The Bruins ended 2016 on a high note, taking four points out of this week’s home and home series against the Buffalo Sabres and sweeping the season series against the division rival.
The Bruins’ four wins against Buffalo this season showcased the best of what this Boston team has to offer. The Bruins outscored Buffalo 3-1 on Saturday and 13-4 through the season series. In a season where the defense has been surprisingly stellar and the offense lacking, everything has clicked for the Bruins against Buffalo lately. Sure, Buffalo is no powerhouse in the Eastern Conference, but they are the type of team Boston has been prone to play down to and slip up against in the past. A competitive hockey team should be beating Buffalo handily, and the Bruins have.
These two Buffalo games have (hopefully) marked a turning point for Boston’s offense. Patrice Bergeron only had ten points on the season before Thursday night’s game in Buffalo. His goals in both games against the Sabres are exactly what the Bruins need from Bergeron- no matter how well he plays in the other two zones of the ice, he’s is a critical offensive player for the Bruins. Ryan Spooner picked up three points- two goals on Thursday and an assist Saturday- during the home and home series. Frank Vatrano found the inverse, with two assists Thursday and a first period one timer Saturday to open the afternoon’s scoring. It’s a good look for a team that should be scoring more than they have, and likely will improve their shooting percentage as the season progresses.
Most importantly, this home and home series against the Sabres was entertaining, and that’s been tough to say about the Bruins at times this season. Sure, they won both games convincingly, and it’s easy for Bruins fans to simply be happy with the team’s offensive output, but neither game was one sided. Both were amongst the most spirited and physical affairs of the Bruins’ season. William Carrier’s hit on David Backes concussed the Bruins forward Thursday night has helped open a dialogue over whether or not the NHL has mandated its officials to stop fighting at all costs, most notably when Adam McQuaid and Carrier tried to drop the gloves, only for McQuaid to be held back by the linesmen. The official’s insistence on keeping the Bruins and Sabres from fighting appeared misguided, as frustrations mounted throughout both games and flaring up again Saturday when Buffalo’s Evander Kane was restrained from fighting Kevan Miller and assessed a misconduct penalty.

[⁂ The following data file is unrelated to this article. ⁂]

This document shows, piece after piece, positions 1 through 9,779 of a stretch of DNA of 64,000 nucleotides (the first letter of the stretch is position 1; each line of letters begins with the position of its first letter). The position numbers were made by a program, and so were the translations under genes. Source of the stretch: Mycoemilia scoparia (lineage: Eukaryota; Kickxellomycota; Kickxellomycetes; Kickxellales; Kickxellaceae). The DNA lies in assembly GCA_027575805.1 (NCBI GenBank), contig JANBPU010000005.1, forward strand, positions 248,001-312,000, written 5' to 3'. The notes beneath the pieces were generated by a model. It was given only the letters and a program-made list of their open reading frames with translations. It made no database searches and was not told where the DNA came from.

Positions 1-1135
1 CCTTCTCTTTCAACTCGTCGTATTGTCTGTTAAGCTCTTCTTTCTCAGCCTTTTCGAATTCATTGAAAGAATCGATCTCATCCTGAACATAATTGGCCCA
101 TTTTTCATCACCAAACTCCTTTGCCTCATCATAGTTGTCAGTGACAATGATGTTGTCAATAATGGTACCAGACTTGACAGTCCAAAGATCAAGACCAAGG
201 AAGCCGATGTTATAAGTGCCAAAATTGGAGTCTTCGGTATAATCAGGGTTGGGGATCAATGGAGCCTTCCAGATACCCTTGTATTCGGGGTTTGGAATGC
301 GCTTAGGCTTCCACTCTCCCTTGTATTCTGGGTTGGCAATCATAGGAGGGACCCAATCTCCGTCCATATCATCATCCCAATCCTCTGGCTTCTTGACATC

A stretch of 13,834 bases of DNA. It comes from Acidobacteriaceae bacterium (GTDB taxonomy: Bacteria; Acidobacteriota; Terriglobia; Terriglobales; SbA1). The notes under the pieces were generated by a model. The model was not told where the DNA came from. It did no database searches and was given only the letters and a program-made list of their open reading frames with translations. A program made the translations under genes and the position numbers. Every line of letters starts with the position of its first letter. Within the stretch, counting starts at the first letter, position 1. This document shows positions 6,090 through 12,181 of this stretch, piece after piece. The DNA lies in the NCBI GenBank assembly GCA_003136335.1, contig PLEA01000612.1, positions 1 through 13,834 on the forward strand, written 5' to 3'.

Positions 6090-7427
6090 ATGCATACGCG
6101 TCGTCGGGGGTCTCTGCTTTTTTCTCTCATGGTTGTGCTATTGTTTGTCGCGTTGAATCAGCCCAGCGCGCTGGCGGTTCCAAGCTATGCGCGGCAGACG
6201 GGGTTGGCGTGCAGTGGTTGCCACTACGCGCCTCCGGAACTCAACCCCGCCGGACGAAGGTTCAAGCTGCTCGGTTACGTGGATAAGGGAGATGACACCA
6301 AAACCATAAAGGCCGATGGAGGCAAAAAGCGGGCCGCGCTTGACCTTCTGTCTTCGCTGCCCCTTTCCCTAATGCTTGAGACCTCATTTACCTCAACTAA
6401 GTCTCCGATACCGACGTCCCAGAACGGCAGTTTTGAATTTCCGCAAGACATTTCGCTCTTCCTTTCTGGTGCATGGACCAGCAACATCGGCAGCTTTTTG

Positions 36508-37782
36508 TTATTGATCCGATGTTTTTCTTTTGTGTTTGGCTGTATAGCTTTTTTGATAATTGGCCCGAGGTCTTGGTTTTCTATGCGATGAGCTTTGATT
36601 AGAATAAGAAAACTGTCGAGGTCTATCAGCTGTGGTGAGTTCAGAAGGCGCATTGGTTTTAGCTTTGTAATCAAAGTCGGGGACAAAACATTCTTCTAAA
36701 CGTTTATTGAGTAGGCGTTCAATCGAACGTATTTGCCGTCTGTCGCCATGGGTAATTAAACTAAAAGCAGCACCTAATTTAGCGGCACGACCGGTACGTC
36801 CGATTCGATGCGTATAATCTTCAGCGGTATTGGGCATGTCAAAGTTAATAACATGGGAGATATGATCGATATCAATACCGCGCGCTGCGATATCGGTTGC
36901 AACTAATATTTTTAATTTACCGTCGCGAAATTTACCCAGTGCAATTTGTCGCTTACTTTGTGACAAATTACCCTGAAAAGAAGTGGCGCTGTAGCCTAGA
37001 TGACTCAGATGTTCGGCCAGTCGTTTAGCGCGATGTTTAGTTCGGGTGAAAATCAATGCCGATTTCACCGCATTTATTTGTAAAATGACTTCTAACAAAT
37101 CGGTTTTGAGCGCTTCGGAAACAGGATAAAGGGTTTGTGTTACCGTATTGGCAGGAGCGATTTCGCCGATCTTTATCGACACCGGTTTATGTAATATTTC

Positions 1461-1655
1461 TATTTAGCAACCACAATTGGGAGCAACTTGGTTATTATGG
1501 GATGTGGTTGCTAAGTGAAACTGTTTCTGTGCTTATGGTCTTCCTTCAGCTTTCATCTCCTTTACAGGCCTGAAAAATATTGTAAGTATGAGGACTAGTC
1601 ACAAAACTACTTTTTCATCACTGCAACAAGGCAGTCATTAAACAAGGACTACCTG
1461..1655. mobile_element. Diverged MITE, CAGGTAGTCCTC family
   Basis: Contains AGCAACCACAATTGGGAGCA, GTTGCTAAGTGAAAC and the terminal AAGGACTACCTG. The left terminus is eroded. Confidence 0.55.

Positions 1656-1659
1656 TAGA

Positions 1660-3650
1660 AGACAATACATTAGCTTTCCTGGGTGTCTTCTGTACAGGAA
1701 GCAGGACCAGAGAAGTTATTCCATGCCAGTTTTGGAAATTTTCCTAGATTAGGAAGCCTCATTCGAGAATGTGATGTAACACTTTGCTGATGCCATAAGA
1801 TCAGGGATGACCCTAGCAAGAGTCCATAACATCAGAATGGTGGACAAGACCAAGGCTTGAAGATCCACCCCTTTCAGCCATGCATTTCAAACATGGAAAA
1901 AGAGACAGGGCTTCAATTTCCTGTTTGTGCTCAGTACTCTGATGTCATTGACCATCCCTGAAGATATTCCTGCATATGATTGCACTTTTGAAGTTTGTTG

Despite the officials’ odd actions, it’s nice to see a physical affair between division rivals. We do not see enough of it with the NHL’s current schedule, which scales back inter-division games in favor of seeing each team in the league at least twice a season. Hopefully Boston’s final two victories in 2016 will carry over to the new year and make a push to the top of the Atlantic Division.
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Photo Credit: Rick Osentoski/USA Today